Watch Kids Who Lost Parents on 9/11 Prove to Terrorists That Hate Will Never Win

cnn 9/11 kids

As the 15th anniversary of 9/11 approaches, we remember the thousands of people who lost their lives in the attacks -- many of whom were moms and dads. A total of 3,051 children under the age of 18 lost their parents when the World Trade Center towers came crashing down, and 10 of those kids -- who are now between the ages of 14 to 29 -- met with CNN's Brooke Burke to talk about their experiences growing up, and to send a message to terrorists: "We're still here."


Those are the words of Patrick Hannaford, who was just 2 years old when he lost his father, Kevin Hannaford, a 32-year-old employee of Cantor Fitzgerald. 

"We've rebuilt, and we're stronger now than we were then. It's just a good feeling to know they failed," he told CNN.

More from CafeMom: 9/11 & What We'll 'Never Forget' About That Fateful Day

All of the then-children lost fathers, and five of them have no memory of their dads (two were born after the attacks). But what they have in common is the comfort they find coming together and sharing their unique stories. Some have even developed close relationships with each other, bonding over their shared loss and looking out for each other like family.

Like Kevin Parks and Rodney Wotton, for example: After getting to know each other at a meeting of Tuesday's Children, an organization dedicated to supporting kids who lost parents on 9/11, 29-year-old Kevin began mentoring 14-year-old Rodney (who is the same age now as Parks was when his father died).

"He's just been the father figure in my life since I never did meet my dad," Wotton said of Parks.

"It means a lot hearing that. I've always said I get more out of the relationship than he does," Parks responded.

The wisdom these kids have is truly, truly beyond their years. And to see their faces, to hear their voices knowing how proud their fathers would be of them today is so moving:

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So inspiring, and so beautiful -- particularly when one takes into account the sheer horror and sorrow these children endured at such a young age. Now 21, Austin Vukosa told an especially heartbreaking memory of how the aftermath of his father's death affected him: At just 6 years old, he told his mother that he was planning to slit his wrists so he could join his dad in heaven.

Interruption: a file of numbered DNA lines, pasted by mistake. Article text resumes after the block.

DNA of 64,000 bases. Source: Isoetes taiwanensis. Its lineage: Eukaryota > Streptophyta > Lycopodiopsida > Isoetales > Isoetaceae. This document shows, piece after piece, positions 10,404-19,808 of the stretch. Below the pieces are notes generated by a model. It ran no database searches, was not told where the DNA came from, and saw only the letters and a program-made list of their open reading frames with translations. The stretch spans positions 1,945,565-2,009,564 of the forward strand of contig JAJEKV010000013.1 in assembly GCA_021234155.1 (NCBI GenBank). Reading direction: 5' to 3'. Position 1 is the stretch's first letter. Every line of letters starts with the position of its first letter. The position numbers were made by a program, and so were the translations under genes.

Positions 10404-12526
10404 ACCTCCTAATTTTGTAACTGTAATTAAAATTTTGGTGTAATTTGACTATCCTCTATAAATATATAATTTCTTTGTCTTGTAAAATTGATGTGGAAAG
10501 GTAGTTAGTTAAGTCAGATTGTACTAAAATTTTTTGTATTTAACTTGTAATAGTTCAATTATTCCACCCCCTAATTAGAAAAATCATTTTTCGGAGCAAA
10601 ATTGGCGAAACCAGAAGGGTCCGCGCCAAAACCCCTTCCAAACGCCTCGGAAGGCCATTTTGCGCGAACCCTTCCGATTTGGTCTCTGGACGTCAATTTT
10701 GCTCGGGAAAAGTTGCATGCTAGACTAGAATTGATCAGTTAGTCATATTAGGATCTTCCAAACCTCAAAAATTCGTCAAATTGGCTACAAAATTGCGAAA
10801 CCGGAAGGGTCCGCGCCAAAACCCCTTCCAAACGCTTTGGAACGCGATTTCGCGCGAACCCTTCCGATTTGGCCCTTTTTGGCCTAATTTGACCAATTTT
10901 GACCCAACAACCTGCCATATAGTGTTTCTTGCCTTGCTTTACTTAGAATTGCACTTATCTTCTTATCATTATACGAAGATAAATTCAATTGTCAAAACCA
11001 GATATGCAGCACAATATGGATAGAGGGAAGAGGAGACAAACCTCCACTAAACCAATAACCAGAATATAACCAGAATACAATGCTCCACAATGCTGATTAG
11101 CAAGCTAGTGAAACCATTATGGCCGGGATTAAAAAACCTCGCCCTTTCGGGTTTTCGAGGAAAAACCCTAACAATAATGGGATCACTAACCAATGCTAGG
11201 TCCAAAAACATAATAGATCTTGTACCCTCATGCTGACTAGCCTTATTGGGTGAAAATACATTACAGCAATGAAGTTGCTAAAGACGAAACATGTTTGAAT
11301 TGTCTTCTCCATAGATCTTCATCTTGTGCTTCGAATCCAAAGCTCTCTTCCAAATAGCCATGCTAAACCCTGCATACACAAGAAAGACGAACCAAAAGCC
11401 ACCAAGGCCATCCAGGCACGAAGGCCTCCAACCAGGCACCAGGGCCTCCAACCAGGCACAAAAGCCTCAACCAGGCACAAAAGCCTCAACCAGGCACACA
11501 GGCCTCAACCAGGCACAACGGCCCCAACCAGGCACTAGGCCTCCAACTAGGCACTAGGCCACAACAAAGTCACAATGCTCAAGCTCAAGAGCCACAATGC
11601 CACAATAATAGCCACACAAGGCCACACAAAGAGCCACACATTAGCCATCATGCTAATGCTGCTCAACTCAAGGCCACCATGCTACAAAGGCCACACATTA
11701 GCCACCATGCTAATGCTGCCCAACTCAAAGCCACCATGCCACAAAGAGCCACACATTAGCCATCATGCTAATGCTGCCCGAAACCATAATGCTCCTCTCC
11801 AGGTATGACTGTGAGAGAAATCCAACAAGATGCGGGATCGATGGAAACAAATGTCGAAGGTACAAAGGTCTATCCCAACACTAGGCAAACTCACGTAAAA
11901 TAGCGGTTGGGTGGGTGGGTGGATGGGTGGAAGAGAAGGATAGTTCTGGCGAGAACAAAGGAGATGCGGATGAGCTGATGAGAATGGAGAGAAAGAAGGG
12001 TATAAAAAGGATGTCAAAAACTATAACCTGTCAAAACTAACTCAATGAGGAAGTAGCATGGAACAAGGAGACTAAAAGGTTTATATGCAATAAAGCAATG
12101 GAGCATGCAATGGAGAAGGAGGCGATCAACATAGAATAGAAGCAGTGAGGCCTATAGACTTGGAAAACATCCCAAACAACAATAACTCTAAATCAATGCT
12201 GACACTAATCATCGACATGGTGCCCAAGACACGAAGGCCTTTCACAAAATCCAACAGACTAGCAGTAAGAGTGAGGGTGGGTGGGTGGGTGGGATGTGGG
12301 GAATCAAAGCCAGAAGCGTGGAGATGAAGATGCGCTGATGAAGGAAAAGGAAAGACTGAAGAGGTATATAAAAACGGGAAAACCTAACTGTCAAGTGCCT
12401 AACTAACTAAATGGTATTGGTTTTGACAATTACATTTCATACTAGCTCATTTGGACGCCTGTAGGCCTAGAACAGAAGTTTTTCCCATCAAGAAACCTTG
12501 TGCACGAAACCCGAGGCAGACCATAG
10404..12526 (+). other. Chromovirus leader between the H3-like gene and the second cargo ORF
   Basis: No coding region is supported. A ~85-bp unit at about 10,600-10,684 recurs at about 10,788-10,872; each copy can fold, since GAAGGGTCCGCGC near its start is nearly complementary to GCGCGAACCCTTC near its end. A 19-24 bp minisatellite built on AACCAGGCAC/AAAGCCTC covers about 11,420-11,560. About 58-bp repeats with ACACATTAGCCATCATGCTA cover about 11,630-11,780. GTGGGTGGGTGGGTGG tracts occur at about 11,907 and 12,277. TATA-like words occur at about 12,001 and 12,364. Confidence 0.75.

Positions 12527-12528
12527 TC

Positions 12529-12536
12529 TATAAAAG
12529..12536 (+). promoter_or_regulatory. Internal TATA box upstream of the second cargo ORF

"I was telling my mom I wanted to be in the same place my dad was -- just to be with him," he said. "Obviously, looking back, it sounds kind of frightening."

Frightening and deeply, deeply sad. But now, years later, Vukosa has found a way to be close to his dad in a much more positive way: The recent Notre Dame grad just started work at Cantor Fitzgerald, where his father was employed as an information technology specialist.

"Just to follow his footsteps at the same company has been a big sense of accomplishment for me," he said.

What a powerful testament to the resilience of the human spirit. As the mother of a child who was born shortly before 9/11 (we lived in NYC at the time, just about 20 blocks from the towers), I'm nothing short of astounded at how much these kids have overcome, and how mature and grounded they all seem to be. I remember so well looking down at my infant daughter and wondering about all the little ones like her who lost their parents that day, who would never remember what it felt like to be in their father's arms or hear him come through the door at the end of the day.

More from CafeMom: How to Talk to Your Kids About 9/11 & Other Traumatic Events

Their early years might have been steeped in tragedy, but these kids haven't allowed tragedy to become the defining theme of their existence; in fact, they've gone above and beyond to live their best lives in honor of their parents. Back when those towers came down, we all wondered if our world would ever be the same again. It's not, of course, but these kids have found a way to make it their own, and a way to thrive. 

And that's exactly what terrorists everywhere need to know: The world is not, and will never be, theirs. It belongs to children like these.


Image via CNN/YouTube

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